When John Bolton cites the Monroe Doctrine as an objection to Russian meddling in Venezuela, Frolov says it actually gives Moscow hope that the Americans will come to the negotiating table ready to acknowledge Russia’s sphere of influence, once Washington’s attempt to overthrow Maduro hits a dead end. If the Kremlin ever gets this recognition, Frolov says Moscow’s dream would be a grand bargain wherein the Trump administration pressures Kyiv into enforcing Russia’s interpretation of the Minsk 2 agreement and Washington cedes control over Ukraine’s geopolitical orbit, in exchange for a constitutional transfer of power away from Maduro in Venezuela.

✈️ Kashin: The public now does the conspiracy-theory blame-shifting on its own

Throughout Sunday, Russia’s news media reported that only a dozen or so people died in a fire aboard an aircraft that made an emergency landing at Sheremtyevo. Around midnight, however, “after the TV had gone to bed,” officials revealed that the death toll had actually reached 41 people. In an op-ed for Republic, columnist Oleg Kashin says the authorities’ decision to stagger the release of information about the tragedy demonstrates how Russia’s state media has evolved since the Soviet era, while early victim blaming on social media shows how public attitudes have shifted, and now complement the authorities’ media efforts.

The Soviet state’s lies during major disasters cultivated popular rage aimed at officials who were assumed to be hiding something. Suspicions about the government’s “secrets” in these moments has waned today, Kashin says, but the Soviet legacy of conspiracy theories has “reanimated” in a new form.

The state started the trend by blaming bystanders, both insignificant and invented (focusing the public’s attention on taxi drivers who supposedly raised their rates after a terrorist attack, or boat captains who supposedly ignored a sinking ship). Now Internet users are happy to do this work independently, Kashin says, shifting the public’s rage to “safe” targets, like passengers last Sunday who supposedly slowed the exits by grabbing their suitcases.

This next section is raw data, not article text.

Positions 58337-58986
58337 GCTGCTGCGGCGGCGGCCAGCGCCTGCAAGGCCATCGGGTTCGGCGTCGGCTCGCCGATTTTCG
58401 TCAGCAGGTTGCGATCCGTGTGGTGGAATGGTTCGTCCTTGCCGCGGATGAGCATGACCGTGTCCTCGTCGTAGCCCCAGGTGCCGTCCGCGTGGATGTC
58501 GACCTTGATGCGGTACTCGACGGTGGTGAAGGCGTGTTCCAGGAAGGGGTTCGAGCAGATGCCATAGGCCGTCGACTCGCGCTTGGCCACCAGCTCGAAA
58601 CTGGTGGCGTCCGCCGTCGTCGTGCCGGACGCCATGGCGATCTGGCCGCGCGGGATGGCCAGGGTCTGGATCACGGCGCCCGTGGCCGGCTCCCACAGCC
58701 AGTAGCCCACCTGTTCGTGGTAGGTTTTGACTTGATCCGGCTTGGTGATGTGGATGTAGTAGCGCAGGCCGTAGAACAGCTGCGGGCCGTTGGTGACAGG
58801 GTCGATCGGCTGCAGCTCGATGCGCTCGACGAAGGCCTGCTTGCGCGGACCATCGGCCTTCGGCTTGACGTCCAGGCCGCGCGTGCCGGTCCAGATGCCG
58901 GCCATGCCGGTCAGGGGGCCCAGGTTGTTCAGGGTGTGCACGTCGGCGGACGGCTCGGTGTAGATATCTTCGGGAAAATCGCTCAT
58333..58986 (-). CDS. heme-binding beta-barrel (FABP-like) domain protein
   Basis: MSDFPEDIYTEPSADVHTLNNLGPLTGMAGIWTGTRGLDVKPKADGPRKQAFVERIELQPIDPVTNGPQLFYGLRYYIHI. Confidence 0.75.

News briefs

  • 👮 Thirty-four-year-old Vyacheslav Borisov has been caught and arrested in St. Petersburg, the website Fontanka reported. Borisov is suspected of participating in a 2010 attack on the independent journalist Oleg Kashin that nearly left the journalist dead. However, he was arrested in connection with a separate case. Read the story here.
  • 🕵️ Russia’s Presidential Affairs Department is soliciting bids on a new government contract to monitor social media and the news media. According to the Internet freedom movement Roskomsvoboda, the Kremlin is also paying for the monitoring of Telegram channels, even though Telegram is technically blocked in Russia. Read the story here.
  • ⚽ Police in Moscow are searching for the fans who unfurled an “unpermitted banner” at a soccer game on May 5, when CSKA Moscow fans displayed a banner that read: “Six billion rubles to implement Fan ID, or annual pensions for 35,714 people, 4 new maternity wards, 7 new schools, 1 oncological hospital, or 31 new kindergartens.” Read the story here.
  • ✈️ Top executives at Sheremetyevo airport are demanding the “severest” punishment for the airport officials who filmed themselves laughing at Sunday's airplane fire aboard a Sukhoi Superjet 100, which killed 41 people. Recorded in a restricted area of Sheremetyevo, a video shared online this week shows airport staff watching the plane make its emergency landing, as one man jokes that the plane “landed well, making sparks fly.” Read the story here.

Yours, Meduza